What is hyperlipidemia?
Lipid is the scientific term for fats in the blood. At proper levels, lipids perform important functions in your body, but can cause health problems if they are present in excess. The term hyperlipidemia means high lipid levels. Hyperlipidemia includes several conditions, but it usually means that you have high cholesterol and high triglyceride levels. High lipid levels can speed up a process called atherosclerosis, or hardening of the arteries. Your arteries are normally smooth and unobstructed on the inside, but as you age, a sticky substance called plaque forms in the walls of your arteries. Plaque is made of lipids and other materials circulating in your blood. As more plaque builds up, your arteries can narrow and stiffen. Eventually, enough plaque may build up to reduce blood flow through your arteries. Atherosclerosis increases your risk of heart disease, stroke, and other vascular diseases. Fortunately, you may be able to reduce high lipid levels and, therefore, prevent or slow the progression of atherosclerosis. Lifestyle changes like exercising and eating a healthy diet can also lower your lipid levels and are often the first step in treatment. What are the symptoms? Hyperlipidemia by itself does not cause any symptoms.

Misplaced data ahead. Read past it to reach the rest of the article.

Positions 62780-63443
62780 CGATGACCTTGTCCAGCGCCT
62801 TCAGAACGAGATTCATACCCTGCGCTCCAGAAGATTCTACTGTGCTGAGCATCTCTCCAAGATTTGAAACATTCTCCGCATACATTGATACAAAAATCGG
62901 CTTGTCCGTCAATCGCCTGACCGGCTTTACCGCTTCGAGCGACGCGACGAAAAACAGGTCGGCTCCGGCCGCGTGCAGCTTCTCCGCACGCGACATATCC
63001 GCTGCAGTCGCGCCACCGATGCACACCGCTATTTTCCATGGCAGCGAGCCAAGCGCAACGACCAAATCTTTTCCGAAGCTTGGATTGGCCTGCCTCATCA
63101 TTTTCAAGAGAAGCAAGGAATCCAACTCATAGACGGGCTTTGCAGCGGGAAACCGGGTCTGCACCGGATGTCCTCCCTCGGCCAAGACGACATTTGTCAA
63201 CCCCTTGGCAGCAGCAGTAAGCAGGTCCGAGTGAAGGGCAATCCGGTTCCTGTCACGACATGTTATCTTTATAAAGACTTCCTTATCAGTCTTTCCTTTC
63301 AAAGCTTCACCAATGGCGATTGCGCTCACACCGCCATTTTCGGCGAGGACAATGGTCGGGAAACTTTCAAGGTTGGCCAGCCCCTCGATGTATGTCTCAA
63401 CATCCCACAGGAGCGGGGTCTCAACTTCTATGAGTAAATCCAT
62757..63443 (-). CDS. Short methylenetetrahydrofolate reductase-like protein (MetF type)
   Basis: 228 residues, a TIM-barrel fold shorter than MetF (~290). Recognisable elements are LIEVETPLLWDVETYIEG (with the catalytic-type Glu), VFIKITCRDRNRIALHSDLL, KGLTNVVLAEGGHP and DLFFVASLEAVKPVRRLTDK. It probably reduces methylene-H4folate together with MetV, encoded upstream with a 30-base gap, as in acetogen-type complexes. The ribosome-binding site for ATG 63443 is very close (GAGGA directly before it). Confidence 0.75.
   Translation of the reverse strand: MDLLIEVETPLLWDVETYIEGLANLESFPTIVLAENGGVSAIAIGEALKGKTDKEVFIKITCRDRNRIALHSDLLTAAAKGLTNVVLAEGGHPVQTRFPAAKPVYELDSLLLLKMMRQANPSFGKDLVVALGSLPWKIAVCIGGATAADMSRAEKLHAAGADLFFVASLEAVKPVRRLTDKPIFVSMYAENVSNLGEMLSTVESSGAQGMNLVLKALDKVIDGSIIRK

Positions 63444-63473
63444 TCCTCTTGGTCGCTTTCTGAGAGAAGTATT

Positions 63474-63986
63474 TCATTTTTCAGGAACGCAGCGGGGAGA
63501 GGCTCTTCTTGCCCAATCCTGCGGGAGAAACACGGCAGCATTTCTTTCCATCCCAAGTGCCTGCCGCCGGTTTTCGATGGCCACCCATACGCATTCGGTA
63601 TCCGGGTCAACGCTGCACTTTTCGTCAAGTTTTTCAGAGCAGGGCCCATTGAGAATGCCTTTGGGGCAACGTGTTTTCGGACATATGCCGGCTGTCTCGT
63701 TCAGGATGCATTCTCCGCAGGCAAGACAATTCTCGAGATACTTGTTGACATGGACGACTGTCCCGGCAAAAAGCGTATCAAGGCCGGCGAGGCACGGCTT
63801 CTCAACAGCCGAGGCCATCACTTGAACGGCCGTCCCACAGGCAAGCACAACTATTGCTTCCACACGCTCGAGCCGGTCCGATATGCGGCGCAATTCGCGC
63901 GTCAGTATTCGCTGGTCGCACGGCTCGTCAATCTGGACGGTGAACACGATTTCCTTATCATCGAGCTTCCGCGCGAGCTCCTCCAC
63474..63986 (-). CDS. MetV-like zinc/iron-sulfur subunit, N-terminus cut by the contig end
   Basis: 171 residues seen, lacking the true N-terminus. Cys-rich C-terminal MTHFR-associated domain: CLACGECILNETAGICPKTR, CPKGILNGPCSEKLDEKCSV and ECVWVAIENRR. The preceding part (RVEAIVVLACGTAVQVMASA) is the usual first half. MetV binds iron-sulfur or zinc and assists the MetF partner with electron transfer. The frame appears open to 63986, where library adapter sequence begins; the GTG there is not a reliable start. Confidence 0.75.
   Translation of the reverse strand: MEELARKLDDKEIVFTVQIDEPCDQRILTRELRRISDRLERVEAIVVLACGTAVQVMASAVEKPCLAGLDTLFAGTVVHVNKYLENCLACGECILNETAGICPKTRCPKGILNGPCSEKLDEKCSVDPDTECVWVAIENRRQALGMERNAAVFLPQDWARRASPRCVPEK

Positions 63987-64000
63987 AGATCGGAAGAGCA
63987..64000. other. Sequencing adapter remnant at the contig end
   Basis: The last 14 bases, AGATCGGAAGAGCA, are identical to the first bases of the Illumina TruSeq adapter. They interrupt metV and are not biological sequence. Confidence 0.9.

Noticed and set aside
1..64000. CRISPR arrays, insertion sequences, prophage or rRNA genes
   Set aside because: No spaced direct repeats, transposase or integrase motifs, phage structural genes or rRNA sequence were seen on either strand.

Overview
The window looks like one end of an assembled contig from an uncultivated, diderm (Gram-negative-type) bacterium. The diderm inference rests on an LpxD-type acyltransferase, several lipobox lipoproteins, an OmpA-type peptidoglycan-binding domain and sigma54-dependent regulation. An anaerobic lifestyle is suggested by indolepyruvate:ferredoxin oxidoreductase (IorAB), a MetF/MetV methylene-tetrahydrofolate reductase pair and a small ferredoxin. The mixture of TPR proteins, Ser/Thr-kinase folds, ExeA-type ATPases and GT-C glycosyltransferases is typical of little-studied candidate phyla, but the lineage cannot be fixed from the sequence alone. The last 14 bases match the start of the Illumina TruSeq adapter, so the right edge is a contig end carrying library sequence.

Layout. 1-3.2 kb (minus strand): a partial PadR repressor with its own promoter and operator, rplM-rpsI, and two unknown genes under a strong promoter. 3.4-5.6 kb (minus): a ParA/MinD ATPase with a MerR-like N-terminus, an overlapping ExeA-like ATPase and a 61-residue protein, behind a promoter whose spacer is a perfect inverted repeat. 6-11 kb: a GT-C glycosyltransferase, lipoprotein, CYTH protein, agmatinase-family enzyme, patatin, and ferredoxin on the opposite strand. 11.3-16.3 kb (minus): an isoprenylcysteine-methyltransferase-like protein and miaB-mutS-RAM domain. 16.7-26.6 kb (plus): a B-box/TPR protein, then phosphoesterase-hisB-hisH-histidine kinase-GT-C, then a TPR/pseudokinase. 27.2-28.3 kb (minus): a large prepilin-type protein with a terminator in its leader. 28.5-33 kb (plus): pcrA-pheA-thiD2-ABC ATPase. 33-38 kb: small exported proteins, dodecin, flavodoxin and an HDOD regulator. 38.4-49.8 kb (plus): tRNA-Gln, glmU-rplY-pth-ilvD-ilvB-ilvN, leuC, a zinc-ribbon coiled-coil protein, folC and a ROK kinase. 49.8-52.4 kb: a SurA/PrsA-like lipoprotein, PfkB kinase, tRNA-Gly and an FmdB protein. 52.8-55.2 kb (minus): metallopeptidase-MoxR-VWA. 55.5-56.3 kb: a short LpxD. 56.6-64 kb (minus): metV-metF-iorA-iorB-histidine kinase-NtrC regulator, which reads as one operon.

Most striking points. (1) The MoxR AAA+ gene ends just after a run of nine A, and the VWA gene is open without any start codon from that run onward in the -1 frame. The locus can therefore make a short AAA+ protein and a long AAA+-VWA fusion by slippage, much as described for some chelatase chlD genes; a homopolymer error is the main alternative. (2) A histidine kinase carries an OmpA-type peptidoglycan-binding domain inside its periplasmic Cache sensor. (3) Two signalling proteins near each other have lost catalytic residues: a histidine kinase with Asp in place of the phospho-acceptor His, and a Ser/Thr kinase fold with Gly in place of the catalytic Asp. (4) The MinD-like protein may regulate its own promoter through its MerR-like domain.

What causes hyperlipidemia?
Most hyperlipidemia is caused by lifestyle habits or treatable medical conditions. Lifestyle contributors include obesity, not exercising, and smoking. Conditions that cause hyperlipidemia include diabetes, kidney disease, pregnancy, and an underactive thyroid gland. You can also inherit hyperlipidemia. The cause may be genetic if you have a normal body weight and other members of your family have hyperlipidemia. You have a greater chance of developing hyperlipidemia if you are a man older than age 45 or a woman older than age 55. If a close relative had early heart disease (father or brother affected before age 55, mother or sister affected before age 65), you also have an increased risk.
What tests will I need?
Because hyperlipidemia usually doesn't cause symptoms, you will need a blood test for a diagnosis. The National Cholesterol Education Program recommends that people get this test every 5 years after age 20. Your blood test will show your physician the levels of different lipids in your blood. Your physician will compare your results to established ranges. The ranges help your physician diagnose hyperlipidemia and then decide whether you will need lifestyle modification, medical treatment, or both as treatments. Most blood tests measure levels of LDL (sometimes called "bad") cholesterol, HDL (sometimes called "good") cholesterol, total cholesterol (LDL plus HDL), and triglycerides.
To have a low risk of heart disease, your desirable lipid levels are:
- LDL less than 130 mg/dL
- HDL greater than 40 mg/dL (men) or 50 mg/dL (women)
- Total cholesterol less than 200 mg/dL
- Triglycerides less than 200 mg/dL Some experts believe that even lower cholesterol and triglyceride levels may be desirable.
How is hyperlipidemia treated?